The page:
10. A friend and I were talking about the application process and the existential crises it can catalyze. She said she was having a similar discussion last year with another grad student in our program (who has since left to earn their PhD at another institution) and that a statistic was thrown out that about 5% of those who apply actually get into a PhD program. This seems very off to me. Some of the top programs have an acceptance rate between 3% and 10% (in Soc), but some of those applicants would be accepted into other programs too. Also, the tier 2 and tier 3 schools probably have higher acceptance rates. Does anyone know where I could find overall, not program specific statistics (i.e. not statistics from one specific school's soc PhD program) on the percentage of applicants who get accepted? I would be interested in seeing all disciplines or just sociology.
  11. You might want to check and see if you need to decline via a portal. I know I needed to decline offers last round and some were online while others had a form that needed to be filled out and sent in. I would suggest that you construct each email individually. Thank them for their offer and kindly let them know you have decided to go elsewhere. If it is a program that offers post-doc positions, maybe you could mention that you hope to continue a positive relationship with the program and indicate that you may apply to the post-doc position in the future. I think individualizing the email and keeping future possibilities open is professional and would be good strategizing on your part.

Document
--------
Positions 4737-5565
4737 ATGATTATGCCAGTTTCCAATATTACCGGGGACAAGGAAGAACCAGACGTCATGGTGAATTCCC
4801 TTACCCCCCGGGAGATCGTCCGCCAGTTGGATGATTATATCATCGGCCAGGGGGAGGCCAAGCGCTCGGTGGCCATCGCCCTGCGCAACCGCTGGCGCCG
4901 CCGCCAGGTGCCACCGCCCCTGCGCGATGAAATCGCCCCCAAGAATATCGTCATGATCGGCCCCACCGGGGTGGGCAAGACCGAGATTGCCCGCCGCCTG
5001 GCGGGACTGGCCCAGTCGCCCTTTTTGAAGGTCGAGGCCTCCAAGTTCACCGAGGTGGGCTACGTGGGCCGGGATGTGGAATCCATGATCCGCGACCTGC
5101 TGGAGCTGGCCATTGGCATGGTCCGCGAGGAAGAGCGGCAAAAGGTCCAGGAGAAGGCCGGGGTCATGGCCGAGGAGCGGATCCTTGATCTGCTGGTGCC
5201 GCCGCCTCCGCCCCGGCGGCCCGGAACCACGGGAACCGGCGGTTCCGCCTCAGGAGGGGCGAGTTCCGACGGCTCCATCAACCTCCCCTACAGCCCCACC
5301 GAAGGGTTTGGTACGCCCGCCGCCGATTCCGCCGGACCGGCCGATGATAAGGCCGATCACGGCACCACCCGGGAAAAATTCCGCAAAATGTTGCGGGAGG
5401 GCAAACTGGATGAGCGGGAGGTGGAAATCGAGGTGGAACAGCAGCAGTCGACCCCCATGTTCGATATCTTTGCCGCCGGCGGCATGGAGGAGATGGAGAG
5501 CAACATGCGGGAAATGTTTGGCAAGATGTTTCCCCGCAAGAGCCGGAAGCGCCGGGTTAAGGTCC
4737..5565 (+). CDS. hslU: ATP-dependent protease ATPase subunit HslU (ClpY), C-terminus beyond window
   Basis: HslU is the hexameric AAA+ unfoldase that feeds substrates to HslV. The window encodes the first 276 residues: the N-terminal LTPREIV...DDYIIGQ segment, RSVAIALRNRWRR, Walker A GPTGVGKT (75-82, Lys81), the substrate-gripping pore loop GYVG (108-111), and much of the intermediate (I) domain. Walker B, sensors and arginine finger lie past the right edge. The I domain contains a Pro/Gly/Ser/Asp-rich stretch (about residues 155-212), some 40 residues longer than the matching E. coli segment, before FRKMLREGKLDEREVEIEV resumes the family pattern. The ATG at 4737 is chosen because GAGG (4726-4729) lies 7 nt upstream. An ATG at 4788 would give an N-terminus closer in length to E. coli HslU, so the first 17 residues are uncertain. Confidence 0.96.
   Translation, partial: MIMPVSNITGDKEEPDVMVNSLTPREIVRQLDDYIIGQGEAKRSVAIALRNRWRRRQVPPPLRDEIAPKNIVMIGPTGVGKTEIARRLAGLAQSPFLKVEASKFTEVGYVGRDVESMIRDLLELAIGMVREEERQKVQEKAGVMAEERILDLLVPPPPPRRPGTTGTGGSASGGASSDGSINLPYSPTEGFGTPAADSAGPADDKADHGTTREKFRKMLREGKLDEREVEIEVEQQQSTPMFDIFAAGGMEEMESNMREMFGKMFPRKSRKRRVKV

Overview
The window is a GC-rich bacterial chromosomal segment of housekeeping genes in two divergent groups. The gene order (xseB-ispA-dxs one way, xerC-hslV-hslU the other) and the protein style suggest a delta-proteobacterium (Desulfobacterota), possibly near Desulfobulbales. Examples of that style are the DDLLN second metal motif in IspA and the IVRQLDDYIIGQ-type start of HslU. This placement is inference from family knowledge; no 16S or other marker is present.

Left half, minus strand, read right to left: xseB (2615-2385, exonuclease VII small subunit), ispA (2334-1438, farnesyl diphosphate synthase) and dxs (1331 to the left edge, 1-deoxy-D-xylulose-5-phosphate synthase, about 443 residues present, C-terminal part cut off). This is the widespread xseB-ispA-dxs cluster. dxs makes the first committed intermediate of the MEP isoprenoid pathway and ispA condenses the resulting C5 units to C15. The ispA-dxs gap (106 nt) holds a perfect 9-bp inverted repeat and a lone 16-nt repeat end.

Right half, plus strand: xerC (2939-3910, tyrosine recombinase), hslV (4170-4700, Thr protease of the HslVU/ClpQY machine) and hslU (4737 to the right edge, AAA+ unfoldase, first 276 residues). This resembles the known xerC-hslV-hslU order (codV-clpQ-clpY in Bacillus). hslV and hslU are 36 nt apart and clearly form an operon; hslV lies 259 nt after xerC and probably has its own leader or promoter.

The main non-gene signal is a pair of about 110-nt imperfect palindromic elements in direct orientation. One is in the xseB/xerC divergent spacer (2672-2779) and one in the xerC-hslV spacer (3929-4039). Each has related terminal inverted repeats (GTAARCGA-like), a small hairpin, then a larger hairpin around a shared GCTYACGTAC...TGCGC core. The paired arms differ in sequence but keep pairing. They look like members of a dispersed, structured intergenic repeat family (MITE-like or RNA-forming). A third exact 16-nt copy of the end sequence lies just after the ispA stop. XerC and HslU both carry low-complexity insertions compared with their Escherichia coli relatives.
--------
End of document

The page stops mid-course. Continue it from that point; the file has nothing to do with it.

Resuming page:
12. I was going to apply to Wisc, but was told by a few different professors that they have a reputation for a fairly high grad student attrition rate. I didn't hear anything about Penn though. You might want to email the departments and see if you can figure that out for both. I think it is a good way to get at whether grad students truly feel supported in the program.